Friday, December 20, 2013
Most Influential Books
It’s difficult to come up with the ten most influential books I’ve read. Most books influence me in some way, whether in life, or my writing, or both. We are a rather bookish family, lots of our expressions, jokes, and topics of conversation have their origin in books. So it’s hard to narrow down the most influential. Here is the most accurate list I can currently think of.
1. The Bible
The Bible is certainly the most influential book I’ve read. It is where I get my beliefs, my worldview, my standards. Besides, it has some of the best true stories ever.
2. The Chronicles of Narnia by C. S. Lewis
The Narnia books are probably the most influential fiction books I’ve read. They made me love fantasy and appreciate a well done allegory. They definitely shaped my writing, and they have helped me understand many things. They are also the books out of which my sister and I have memorized and acted out the most scenes.
3. A Wrinkle in Time by Madeleine L’Engle
This was my first introduction into sci-fi, and, along with its sequel and E. T., my only experience with it until I was a teenager. But it influenced me in more ways than in just introducing me to science fiction. The planet Camazotz has shown me so many political and cultural parallels it’s scary, and I often find reason to quote, “Like and equal are not the same thing.”
4. The Elsie Dinsmore series by Martha Finley
I don’t think any author has influenced my writing style as much as Martha Finley. The kind of sentence structure, phrases, and words she uses come through in what I write, whether it’s a book or an essay. And even though the perfection of certain of her characters can be aggravating, I have found her books quite useful in teaching lessons to the girls in my Bright Lights small group.
5. Anne of Green Gables by L. M. Montgomery
This is another book that colored my vocabulary and influenced my style. I’m an awful lot like Anne, too. Except that she made me like red hair rather than hate it. This book also made me afraid of hair dye, because nasty green doesn’t appeal to me at all. Scope for the imagination is valuable. And “Anne” looks terrible without an “e.”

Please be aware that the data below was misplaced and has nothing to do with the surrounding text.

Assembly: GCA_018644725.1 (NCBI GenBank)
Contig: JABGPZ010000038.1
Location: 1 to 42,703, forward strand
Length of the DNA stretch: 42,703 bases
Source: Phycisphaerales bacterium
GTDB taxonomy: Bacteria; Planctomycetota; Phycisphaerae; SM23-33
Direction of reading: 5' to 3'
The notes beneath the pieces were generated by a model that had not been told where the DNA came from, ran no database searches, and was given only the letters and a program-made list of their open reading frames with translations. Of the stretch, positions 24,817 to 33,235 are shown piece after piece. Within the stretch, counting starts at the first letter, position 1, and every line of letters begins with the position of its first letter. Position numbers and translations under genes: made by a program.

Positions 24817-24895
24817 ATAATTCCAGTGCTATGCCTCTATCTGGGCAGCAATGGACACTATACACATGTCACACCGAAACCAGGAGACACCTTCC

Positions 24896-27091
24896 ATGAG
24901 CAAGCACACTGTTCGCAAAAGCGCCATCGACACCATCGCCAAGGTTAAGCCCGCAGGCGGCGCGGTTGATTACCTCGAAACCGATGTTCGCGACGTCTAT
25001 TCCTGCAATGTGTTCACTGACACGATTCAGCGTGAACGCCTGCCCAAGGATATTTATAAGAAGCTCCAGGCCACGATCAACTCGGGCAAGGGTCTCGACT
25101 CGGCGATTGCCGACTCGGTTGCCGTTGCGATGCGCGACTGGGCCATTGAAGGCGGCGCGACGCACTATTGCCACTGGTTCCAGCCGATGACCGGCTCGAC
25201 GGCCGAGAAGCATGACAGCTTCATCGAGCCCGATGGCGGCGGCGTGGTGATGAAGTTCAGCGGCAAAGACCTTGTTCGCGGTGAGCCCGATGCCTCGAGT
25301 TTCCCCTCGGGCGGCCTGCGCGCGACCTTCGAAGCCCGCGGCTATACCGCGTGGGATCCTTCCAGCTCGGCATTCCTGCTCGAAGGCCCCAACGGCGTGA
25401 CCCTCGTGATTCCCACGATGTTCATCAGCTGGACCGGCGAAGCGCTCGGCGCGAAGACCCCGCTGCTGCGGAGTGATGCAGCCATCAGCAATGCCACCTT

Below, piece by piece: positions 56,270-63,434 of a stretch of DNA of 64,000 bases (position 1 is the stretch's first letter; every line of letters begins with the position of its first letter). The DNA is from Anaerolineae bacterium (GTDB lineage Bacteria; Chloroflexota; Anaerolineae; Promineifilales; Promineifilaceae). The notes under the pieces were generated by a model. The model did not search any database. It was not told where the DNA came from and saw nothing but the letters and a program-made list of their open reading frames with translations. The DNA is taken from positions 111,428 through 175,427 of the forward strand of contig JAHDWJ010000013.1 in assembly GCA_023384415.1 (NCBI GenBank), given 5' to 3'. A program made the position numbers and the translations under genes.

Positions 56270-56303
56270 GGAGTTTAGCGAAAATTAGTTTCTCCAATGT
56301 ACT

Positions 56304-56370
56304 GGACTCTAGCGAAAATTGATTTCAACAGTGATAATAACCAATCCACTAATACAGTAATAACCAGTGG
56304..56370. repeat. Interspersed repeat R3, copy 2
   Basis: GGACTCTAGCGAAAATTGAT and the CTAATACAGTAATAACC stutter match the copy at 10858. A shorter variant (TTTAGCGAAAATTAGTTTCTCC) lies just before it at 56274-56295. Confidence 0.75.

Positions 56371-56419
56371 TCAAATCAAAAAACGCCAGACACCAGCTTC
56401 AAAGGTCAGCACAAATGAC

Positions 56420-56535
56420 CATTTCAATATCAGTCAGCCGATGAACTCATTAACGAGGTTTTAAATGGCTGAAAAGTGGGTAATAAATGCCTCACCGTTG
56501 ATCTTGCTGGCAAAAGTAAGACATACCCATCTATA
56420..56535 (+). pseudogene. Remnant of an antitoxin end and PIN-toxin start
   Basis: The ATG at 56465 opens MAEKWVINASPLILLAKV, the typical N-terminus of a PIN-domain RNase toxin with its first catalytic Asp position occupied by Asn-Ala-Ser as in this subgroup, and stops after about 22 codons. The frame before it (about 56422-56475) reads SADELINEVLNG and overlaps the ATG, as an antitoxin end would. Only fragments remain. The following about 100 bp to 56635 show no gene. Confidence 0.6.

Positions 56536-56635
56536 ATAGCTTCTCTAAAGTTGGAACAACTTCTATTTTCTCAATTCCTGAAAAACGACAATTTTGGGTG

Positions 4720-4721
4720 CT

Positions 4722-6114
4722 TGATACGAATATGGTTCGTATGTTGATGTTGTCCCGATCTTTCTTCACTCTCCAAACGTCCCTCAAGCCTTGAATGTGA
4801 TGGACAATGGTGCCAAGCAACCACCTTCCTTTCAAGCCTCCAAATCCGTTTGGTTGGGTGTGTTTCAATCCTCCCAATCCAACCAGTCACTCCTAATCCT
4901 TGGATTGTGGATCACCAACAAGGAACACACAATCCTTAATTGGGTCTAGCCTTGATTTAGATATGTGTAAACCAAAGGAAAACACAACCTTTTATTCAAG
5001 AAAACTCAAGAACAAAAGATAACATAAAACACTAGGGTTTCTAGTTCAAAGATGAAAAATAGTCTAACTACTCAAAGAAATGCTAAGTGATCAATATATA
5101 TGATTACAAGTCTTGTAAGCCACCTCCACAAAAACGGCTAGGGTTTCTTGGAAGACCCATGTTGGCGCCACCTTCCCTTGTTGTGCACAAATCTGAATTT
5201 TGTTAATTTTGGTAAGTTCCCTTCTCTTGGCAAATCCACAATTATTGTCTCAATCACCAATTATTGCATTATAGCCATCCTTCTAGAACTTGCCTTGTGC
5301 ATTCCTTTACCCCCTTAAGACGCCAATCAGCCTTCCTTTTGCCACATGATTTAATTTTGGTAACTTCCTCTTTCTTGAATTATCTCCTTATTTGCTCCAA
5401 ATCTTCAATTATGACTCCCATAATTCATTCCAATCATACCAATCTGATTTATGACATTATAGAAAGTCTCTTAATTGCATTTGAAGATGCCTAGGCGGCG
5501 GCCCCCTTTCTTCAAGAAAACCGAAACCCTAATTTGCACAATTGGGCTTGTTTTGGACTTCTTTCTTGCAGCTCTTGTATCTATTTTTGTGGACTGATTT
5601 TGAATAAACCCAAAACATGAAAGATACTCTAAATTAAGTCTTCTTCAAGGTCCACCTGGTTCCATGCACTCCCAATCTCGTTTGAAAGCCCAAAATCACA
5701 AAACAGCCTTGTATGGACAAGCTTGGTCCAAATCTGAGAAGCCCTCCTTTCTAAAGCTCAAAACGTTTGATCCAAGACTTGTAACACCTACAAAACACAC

6. Little House series by Laura Ingalls Wilder (and the Caroline ones by Maria D. Wilkes)
I loved pioneers as a child because of the Little House books. I often played pioneer because of them, and even got a pioneer dress from my grandma for my seventh birthday because I loved pioneers so much. The Caroline books gave me a yet unfulfilled desire to have chickens.
7. The Tale of Despereaux by Kate DiCamillo
This is the book that gave me my love of dungeons, especially ones that are dark, nasty, rat-filled, and easy to get lost in forever. Not that I want to be in one myself, but I find they pop up in my stories wherever possible.
8. Changes for Samantha by Valerie Tripp
I think this is the most influential of the orphan stories I’ve read, but it’s hard to tell. Anyway, this is one of the books that fueled one of my favorite childhood games: “Run Away from the Orphanage.” Like dungeons, there’s just something wonderfully dramatic about a terrible orphanage that I love.
9. The Witch of Blackbird Pond by Elizabeth George Speare
Despite taking place many years before and in a different town, this is the book that gave me my interest in the Salem Witch Trials. It’s such a good story, the kind I would like to write when I try my hand at historical fiction. It is also one of the many movies my fictional actress character stars in, so it influences my modern characters as well.
10. The Boxcar Children series by Gertrude Chandler Warner
I’m really cheating on this one, that’s a lot more than ten. But these are pretty influential, because when I started writing chapter books, these were the kinds of stories I wrote. The Boxcar Children were also my main source of reading material for a long time.
I could go on, but I already mashed a ton of books into ten. So, that’s my list.